Duty on Alum Salt.
the face of these damning facts, in the midst of the cries tion of the Union should be thrown on the domestic supof these suffering people, there is a scheme on foot, not ply, and the sheep supplied first, there would not be one only to resist the reduction, but to effect the increase of grain left for the hogs, horses, cattle, people, and the this diabolical tax! to raise it from ten to fifteen cents. thousand uses beside, for which salt is indispensable! So
[Here Mr. B. alluded to the bill in the House of Repre- much for the domestic supply! It had been computed in sentatives, to increase the salt tax, and thought this bill England that the supply of salt to the sheep was the saving ought to be proclaimed throughout the West by a herald of six hundred thousand head from dying annually; the and a trumpet, to rouse and alarm the people, and to put loss of Western stock for want of salt cannot be estimated. them on their guard against the dangers it portended. I But it is a point for Western farmers to think of. Let each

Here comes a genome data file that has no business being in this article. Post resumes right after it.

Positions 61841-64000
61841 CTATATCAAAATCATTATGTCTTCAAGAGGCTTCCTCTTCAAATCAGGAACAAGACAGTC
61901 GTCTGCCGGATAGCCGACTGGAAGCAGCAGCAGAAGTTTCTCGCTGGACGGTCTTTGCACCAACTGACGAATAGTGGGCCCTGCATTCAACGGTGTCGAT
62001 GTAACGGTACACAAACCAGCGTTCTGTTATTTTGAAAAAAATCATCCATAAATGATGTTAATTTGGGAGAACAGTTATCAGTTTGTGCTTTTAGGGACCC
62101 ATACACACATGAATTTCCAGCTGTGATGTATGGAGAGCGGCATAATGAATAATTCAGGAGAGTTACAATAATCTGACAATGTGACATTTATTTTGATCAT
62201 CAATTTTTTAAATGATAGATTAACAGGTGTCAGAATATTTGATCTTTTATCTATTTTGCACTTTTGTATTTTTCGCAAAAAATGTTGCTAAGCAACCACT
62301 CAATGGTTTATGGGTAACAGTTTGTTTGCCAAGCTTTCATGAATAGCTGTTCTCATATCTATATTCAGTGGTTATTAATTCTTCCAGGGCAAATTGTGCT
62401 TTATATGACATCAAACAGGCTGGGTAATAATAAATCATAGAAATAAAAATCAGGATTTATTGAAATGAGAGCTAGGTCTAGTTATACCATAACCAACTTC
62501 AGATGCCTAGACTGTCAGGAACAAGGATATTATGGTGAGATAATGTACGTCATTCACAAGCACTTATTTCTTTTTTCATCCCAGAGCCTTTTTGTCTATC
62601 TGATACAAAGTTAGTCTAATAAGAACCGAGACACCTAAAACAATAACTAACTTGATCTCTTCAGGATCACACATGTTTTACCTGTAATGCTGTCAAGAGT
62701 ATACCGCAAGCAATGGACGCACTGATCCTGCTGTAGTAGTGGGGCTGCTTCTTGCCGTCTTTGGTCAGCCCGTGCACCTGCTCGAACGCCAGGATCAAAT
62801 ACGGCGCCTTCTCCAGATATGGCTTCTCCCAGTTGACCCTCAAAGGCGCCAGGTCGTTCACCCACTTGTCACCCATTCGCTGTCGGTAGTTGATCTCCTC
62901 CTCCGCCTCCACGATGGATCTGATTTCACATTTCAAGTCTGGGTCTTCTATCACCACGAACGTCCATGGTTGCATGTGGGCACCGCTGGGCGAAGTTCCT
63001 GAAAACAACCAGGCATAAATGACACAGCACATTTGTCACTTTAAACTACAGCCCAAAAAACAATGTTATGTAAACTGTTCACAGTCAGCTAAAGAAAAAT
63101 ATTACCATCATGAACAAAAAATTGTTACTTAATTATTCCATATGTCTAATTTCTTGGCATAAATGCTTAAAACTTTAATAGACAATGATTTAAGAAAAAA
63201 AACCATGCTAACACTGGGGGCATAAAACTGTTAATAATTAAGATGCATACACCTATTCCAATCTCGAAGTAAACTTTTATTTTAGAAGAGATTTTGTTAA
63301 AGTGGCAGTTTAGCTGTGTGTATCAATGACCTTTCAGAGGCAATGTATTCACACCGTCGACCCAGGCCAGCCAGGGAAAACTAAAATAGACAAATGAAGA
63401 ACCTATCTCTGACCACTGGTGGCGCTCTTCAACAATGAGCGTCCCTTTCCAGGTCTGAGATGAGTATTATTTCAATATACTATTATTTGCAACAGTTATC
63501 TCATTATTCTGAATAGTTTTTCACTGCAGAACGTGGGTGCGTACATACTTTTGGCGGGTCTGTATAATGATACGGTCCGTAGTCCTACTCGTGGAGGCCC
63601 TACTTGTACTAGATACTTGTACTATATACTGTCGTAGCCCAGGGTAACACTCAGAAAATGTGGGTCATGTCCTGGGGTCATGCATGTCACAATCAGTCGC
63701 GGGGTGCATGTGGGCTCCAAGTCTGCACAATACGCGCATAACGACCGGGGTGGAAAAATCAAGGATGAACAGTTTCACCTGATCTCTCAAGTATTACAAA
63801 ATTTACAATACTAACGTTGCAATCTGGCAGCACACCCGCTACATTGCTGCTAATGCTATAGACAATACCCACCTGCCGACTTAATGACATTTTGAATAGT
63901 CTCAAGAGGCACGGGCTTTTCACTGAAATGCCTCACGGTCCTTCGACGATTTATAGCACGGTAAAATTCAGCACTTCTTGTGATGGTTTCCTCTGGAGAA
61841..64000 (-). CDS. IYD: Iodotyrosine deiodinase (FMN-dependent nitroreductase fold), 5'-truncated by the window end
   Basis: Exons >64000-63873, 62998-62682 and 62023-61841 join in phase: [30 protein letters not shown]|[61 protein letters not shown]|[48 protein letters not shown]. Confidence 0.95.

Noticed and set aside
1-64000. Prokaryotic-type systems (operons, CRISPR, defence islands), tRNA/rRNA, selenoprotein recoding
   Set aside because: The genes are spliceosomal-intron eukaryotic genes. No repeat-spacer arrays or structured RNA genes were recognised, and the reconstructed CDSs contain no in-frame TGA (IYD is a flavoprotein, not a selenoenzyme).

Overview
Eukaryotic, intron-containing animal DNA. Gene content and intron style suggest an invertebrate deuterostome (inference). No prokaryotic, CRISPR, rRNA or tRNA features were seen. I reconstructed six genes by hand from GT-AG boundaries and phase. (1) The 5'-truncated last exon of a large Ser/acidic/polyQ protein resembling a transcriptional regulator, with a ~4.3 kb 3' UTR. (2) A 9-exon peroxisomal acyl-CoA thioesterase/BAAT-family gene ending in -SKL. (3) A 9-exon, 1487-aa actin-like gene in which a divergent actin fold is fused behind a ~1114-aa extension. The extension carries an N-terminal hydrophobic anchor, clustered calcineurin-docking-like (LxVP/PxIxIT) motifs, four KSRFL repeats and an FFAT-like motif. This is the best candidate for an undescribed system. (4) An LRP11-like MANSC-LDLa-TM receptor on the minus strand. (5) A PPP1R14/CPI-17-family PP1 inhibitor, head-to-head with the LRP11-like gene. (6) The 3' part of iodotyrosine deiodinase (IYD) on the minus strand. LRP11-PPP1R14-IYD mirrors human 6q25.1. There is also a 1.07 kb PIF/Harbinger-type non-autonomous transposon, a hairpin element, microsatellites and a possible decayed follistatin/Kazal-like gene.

Resulting from this monopoly, and the most degrading one make the computation for himself, and consider what of its consequences, was the power to allowance and dis his annual loss is in cattle, hogs, sheep, and horses, for trict the country for the consumption of salt. The West-want of this condiment to their food; this medicine for ern country was districted and allowanced. All the wit-their health; this attraction against running wild; and then nesses prove the mortifying fact. Depots are established, estimate, if he can, the annual aggregate loss of the nine and agents appointed to supply each district. No com- Western States and Territories. petition is permitted. No competition can come, except